I guess the money, or the power changes people, why bring on a stranger, or a family member as a partner? Its a lot harder to fire a family member than an employee.

    You have more control over that employee, keep that person happy, and your work load will be easier.

    good luck
     
  7. LawnMowerMan2003

    LawnMowerMan2003 LawnSite Senior Member
    Posts: 768

    I have always believed a partner would be more motivated than an hourly employee. However, $20 an hour is not exactly minimum wage, and if this guy can't be a dedicated employee and not call in and make the excuse that $20 an hour is not enough for him, then I don't see how he would be a good partner either.

    My own personal experience with a partner went well, untill he decided to bail out on me without warning. He was motivated and jumped at the oppourtunity at first, but didn't even last for the whole season, and I ended up by myself in the end anyway.
     
  8. mtdman

    mtdman LawnSite Gold Member
    Posts: 3,137

    It's my opinion that if they guy wanted to be a partner that bad, he'd be making the effort NOW to impress you and show how much he wanted in. AND he would find a way to purchase the shares. No way in Hell I'd consider admitting someone that called in to do his own work instead of contributing to the business. You have to earn it, not bargain your way in. Scale back, hire more people, whatever, but listen to that nagging voice.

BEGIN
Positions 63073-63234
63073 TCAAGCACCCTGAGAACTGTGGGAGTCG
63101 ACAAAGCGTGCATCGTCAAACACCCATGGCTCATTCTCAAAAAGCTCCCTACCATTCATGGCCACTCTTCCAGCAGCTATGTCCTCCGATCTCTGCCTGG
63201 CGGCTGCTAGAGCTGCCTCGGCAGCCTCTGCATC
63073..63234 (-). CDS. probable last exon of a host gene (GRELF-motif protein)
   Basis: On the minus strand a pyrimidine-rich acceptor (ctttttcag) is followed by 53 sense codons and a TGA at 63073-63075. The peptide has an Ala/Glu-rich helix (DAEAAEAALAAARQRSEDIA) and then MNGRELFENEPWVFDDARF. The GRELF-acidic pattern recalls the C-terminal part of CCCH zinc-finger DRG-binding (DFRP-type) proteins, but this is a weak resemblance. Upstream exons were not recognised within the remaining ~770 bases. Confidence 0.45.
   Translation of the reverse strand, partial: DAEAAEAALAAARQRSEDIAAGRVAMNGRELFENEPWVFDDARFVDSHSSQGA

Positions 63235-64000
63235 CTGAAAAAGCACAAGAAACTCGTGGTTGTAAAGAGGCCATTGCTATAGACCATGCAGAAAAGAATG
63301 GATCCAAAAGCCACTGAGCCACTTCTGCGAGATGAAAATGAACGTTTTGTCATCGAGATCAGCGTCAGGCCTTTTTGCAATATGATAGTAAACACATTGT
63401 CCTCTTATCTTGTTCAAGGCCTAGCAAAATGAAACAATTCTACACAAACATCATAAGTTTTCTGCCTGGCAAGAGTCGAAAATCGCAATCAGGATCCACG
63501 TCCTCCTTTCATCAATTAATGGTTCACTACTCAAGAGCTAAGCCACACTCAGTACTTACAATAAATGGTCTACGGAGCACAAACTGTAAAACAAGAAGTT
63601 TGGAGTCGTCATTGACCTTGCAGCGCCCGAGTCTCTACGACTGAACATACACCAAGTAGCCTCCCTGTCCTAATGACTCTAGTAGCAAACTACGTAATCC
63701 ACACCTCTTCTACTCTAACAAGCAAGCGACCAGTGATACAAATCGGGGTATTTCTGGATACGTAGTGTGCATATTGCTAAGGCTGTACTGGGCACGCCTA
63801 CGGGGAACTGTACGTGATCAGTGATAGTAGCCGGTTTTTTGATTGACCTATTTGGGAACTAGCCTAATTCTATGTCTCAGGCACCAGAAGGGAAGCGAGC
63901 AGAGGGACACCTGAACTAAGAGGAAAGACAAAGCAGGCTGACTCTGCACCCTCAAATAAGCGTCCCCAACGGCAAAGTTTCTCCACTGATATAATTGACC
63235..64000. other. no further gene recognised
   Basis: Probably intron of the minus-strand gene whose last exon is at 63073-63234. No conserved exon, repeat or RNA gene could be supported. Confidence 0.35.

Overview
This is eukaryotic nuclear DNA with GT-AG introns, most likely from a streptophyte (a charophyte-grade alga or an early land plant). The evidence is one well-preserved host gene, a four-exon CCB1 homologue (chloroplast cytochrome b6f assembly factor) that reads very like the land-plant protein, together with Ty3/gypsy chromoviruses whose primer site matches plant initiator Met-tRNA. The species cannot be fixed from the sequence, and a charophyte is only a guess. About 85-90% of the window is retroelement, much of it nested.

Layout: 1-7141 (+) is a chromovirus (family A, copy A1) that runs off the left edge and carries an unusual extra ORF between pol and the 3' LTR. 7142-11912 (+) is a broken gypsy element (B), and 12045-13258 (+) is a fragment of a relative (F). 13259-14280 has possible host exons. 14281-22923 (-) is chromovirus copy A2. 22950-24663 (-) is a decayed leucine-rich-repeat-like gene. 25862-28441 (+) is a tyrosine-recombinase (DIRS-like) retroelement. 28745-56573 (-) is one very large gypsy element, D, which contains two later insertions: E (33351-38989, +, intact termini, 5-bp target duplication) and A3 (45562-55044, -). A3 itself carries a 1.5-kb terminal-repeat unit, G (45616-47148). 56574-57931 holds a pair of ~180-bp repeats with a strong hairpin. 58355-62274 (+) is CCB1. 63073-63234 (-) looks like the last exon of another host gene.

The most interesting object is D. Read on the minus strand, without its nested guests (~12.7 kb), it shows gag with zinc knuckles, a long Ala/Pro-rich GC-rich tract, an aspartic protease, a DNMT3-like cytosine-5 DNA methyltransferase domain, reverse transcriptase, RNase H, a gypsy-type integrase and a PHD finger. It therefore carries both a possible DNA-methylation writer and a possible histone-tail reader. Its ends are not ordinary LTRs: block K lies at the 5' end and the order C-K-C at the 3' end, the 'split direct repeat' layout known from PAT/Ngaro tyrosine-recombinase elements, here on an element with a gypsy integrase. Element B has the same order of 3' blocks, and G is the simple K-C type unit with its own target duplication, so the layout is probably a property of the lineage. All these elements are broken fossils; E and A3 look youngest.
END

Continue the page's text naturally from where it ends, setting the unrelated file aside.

I've been in 2 businesses with partners. The first one went BADLY, lasted 4 months. We were on 2 completely different planes and it did not work out. The current business I have now started as a partnership and lasted that way for 7 years. Problem was, after about 4 years my partner turned into more of an employee and I pretty much ran everything, he was just the labor. It got to the point where he was taking a lot away from the business, but never wanted to contribute or work hard to get things done. He quit this year, and I've never been busier, happier, or made more money. I will definitely never again take on a partner. If I need the help, I'll hire.
     
  9. Green in Idaho

    Green in Idaho LawnSite Senior Member
    from Idaho
    Posts: 833

    Isn't that the guy you were not going to hire and instead buy a Dingo?????

    And you would not have to 'sell him shares'. It can be noncash transaction.

    There is another question about letting him have accounts 'on the side'. Sounds risky to me.

    Employee contract.... " no landscape work outside of existing employment" or something to the effect within the scope of legalness.
     
  10. drobson

    drobson LawnSite Member
    Posts: 237

    Instead of a partnership right away, I would do as you were saying and give him shares or interest in the company. What you can do is give him options that vest over time. And as well as vesting over time, they can have specific milestones that need to take place before the vesting schedule can move on. The milestones can be anything from completing specific large projects, to keeping a certain % of projects within budget, to expanding his part of the business by a certain %.

    You can have a contract that says he can get partner status after a certain number of share options have been vested. Make this be at least 5 years in the future before he could become a partner, and make sure that his number of shares stay at a minimum.